Fillman thanked the public for attending last week’s meeting. “It was good conversation with good feedback. We encourage other community members” to attend the next meeting.

Safety and Security

Gill said a public meeting will be held in July to discuss safety and security in the schools.

Referring to the security needs in the schools, he said, “We have to fund this. I don’t see any money coming from the state. We will apply for grants. We are doing great things, but so is every other school district. My concern is that we make sure our kids, when they walk in here, their parents and their grandparents feel safe.”

Fillman reported on a meeting held recently with a group of students in grades 9 to 12. She said the group discussed various safety options available, and favored the use of metal detectors in the schools. They also liked the idea of the Rawlins communication system presented to the board earlier this year, followed by the presence of a school resource officer and possibly the addition of another guidance counselor.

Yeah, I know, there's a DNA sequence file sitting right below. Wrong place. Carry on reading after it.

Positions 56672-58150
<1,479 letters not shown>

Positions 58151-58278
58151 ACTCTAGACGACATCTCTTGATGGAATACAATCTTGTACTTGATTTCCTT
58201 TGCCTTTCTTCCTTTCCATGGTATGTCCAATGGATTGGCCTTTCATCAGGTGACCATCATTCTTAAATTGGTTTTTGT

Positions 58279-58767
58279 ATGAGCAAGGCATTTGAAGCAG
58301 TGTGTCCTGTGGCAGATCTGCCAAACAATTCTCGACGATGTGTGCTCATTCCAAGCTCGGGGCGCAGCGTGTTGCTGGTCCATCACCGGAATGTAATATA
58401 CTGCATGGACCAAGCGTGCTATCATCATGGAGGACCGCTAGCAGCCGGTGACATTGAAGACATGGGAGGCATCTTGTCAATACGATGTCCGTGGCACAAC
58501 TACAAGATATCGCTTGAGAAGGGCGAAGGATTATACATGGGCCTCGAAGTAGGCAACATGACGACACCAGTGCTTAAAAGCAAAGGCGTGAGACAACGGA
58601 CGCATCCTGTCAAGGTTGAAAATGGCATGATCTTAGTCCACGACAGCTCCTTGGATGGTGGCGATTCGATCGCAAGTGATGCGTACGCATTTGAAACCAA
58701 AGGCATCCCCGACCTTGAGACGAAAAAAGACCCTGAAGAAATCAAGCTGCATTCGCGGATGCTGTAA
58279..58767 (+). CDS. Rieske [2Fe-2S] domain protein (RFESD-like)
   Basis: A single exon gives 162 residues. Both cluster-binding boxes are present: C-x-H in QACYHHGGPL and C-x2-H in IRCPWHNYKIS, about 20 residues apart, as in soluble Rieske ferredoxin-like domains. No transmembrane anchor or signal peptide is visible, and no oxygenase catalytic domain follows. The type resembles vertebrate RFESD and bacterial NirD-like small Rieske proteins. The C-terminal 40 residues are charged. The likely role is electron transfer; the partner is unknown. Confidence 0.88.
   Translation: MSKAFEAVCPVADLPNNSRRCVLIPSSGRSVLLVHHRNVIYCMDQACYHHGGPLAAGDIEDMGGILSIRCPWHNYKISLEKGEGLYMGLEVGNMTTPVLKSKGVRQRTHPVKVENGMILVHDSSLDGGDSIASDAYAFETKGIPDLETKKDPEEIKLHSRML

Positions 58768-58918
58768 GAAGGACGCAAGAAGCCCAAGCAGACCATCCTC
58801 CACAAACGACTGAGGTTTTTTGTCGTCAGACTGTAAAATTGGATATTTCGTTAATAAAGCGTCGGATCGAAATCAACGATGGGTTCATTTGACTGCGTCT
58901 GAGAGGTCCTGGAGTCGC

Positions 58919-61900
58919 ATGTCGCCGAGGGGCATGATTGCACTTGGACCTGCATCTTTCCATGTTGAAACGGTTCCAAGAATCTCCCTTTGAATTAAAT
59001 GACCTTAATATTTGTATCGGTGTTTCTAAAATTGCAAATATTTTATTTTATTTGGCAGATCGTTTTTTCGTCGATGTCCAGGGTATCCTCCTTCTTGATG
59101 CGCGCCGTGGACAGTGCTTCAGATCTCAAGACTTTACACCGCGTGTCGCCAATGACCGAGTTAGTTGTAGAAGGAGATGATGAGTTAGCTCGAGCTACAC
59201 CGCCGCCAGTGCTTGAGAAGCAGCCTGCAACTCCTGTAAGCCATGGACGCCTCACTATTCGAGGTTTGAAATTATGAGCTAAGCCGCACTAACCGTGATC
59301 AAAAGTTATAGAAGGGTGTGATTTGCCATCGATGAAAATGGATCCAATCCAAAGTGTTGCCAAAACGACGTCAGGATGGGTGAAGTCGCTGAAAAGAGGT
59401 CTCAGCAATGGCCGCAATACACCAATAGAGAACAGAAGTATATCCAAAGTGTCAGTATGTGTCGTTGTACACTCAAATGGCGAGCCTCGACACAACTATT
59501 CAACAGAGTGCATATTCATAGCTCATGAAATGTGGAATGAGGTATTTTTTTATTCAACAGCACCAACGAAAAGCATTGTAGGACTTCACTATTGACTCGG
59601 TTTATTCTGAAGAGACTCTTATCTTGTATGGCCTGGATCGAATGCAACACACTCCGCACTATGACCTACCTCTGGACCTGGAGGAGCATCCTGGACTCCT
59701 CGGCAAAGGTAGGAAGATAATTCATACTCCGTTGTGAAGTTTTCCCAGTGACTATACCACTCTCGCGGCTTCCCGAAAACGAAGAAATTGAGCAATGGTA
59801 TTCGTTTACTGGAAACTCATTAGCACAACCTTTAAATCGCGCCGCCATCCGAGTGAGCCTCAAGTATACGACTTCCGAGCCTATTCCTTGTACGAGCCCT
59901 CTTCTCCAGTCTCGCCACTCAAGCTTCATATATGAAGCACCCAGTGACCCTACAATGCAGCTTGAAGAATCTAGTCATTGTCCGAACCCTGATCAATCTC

Board member Carol Schindler was adamant that “we have a resource officer or Brookville police or some type of security presence in the school before the start of this school year.

Board member Rick Ortz agreed, saying, “I truly believe something needs to be in place by the time school starts. If it doesn’t, then I feel that we failed our students.”

“I do believe this is something we need to put in the forefront,” Gill said. “It’s not going to be perfect, but we do need to make strides.”

No Solicitations

During the administrative reports Fillman told the board that she has received reports from local businessmen who have been solicited for donations in the name of the school board.

“From what we understand some companies are using our name and soliciting for funds from local businesses, then giving us shirts, little footballs and things. The school district is not soliciting for money, we are not contracting with them,” she said.

The school board will meet in regular session at 7 p.m. Monday in the LGI room at Hickory Grove.